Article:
Gold futures prices fell Friday, leaving the metal languishing at six-week lows and headed for a roughly 1.7% loss for September.
Gold had markedly dropped a day earlier as the dollar index deepened its advance, seen after theFederal Reserve this week lifted federal-funds rates for the third time this year and signaled it was prepared to increase again in December. The ICE U.S. dollar index
was up 0.3% Friday and headed for 0.6% September gain owed to the late-month move.
In early trading, December gold
eased 70 cents, or 0.1%, at $1,186.70 an ounce The contract plunged more than $11 or 1% to settle at $1,187.40 Thursday. Based on the most-active contract, that was the lowest settlement since $1,184 on Aug. 17, FactSet data show.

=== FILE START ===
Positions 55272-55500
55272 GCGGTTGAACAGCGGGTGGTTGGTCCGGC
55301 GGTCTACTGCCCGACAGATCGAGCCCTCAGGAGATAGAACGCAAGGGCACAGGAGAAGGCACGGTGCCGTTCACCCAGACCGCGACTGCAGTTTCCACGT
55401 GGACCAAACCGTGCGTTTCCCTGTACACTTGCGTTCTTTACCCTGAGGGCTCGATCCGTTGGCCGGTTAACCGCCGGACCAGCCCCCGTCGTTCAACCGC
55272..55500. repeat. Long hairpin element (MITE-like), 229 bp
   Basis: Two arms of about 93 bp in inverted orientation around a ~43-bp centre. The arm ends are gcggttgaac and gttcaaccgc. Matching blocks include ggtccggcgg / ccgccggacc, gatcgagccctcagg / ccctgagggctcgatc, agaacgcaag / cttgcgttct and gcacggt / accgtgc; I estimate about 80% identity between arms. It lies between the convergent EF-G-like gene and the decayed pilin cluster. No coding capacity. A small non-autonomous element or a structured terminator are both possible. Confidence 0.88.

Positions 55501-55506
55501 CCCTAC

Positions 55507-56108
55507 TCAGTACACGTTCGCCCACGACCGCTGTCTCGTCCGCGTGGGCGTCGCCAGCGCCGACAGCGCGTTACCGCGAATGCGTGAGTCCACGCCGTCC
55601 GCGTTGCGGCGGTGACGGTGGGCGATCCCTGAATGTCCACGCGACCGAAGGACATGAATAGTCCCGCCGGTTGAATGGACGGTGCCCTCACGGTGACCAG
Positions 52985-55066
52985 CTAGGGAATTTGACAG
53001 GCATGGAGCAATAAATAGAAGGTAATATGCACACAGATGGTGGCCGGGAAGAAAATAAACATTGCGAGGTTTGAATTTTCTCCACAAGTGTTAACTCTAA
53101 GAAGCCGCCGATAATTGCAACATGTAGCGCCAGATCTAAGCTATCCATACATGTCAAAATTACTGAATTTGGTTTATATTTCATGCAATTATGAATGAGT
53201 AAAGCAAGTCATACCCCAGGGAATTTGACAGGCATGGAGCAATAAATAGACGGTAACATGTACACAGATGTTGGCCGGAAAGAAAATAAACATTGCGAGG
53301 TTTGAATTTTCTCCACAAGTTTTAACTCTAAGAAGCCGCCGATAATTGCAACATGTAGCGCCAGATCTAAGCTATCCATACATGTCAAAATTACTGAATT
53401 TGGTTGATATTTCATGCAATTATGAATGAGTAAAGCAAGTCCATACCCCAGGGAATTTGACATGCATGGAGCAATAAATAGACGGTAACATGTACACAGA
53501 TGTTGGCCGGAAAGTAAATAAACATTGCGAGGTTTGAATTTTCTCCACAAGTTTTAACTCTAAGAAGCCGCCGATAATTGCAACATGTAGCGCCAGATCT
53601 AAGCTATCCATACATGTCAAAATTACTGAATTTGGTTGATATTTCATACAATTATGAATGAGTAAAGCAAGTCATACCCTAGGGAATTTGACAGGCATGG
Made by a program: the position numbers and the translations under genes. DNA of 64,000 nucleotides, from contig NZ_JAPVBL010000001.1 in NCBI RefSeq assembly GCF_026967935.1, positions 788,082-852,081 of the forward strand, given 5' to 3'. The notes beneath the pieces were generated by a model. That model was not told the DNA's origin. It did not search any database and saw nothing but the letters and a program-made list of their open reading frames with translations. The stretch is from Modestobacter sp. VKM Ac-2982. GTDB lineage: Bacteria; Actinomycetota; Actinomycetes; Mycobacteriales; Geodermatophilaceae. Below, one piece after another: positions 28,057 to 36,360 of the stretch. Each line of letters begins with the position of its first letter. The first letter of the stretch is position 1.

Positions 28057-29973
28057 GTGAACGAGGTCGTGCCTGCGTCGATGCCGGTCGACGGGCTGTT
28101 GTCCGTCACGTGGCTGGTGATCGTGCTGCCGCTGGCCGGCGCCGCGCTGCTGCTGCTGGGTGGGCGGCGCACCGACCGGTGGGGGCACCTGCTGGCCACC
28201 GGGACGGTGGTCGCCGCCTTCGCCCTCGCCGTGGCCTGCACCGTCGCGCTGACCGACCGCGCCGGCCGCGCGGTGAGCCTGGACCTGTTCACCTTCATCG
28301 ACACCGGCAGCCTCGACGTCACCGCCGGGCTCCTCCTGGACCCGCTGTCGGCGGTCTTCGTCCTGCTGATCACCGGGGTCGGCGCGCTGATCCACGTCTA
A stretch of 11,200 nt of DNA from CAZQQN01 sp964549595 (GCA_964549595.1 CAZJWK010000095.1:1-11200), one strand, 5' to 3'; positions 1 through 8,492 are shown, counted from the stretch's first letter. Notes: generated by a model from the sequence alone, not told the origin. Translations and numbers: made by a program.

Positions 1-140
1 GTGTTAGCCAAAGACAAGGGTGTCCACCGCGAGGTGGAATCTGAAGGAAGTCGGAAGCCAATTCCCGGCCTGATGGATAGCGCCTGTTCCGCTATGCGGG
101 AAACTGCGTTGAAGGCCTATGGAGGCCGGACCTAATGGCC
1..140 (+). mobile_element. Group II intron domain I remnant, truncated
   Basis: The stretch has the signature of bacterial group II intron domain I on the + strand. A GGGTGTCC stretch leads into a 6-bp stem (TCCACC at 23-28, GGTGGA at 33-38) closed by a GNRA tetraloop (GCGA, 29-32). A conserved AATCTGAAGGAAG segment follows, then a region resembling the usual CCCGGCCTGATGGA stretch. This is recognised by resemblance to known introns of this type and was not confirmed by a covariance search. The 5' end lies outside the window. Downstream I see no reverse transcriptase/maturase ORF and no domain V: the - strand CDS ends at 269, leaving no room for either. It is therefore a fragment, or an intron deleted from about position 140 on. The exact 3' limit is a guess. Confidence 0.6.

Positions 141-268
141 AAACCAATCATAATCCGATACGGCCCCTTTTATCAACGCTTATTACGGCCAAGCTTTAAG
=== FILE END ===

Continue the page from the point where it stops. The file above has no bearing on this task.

Gold is sensitive to higher rates because they push up U.S. bond yields, reducing the attraction of nonyielding bullion, and tend to boost the dollar, which makes gold more expensive for buyers with other currencies. Gold prices based on the most-active contracts have declined almost 11% so far in 2018 while the dollar index is up about 3.5%, both moves largely linked to a tightening Fed.
Splitting from gold’s move, December silver
rose 5 cents, or 0.4%, to $14.34 an ounce, but was on track for a 1.4% September drop.
fell 0.2% to $2.7775 a pound Thursday. January platinum
lost 0.1% to $815.50 an ounce. December palladium
rose 0.6% at $1,077.80 an ounce, trying for its 13th session gain in a row. It continues to stand at its highest prices since January, buoyed by expectations for record automotive demand for palladium this year.
The popular SPDR Gold Trust
slipped 0.1%, while the iShares Silver Trust
rose 0.7%. The VanEck Vectors Gold Miners ETF
fell less than 0.1%.
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Rachel Koning Beals is a MarketWatch news editor in Chicago.
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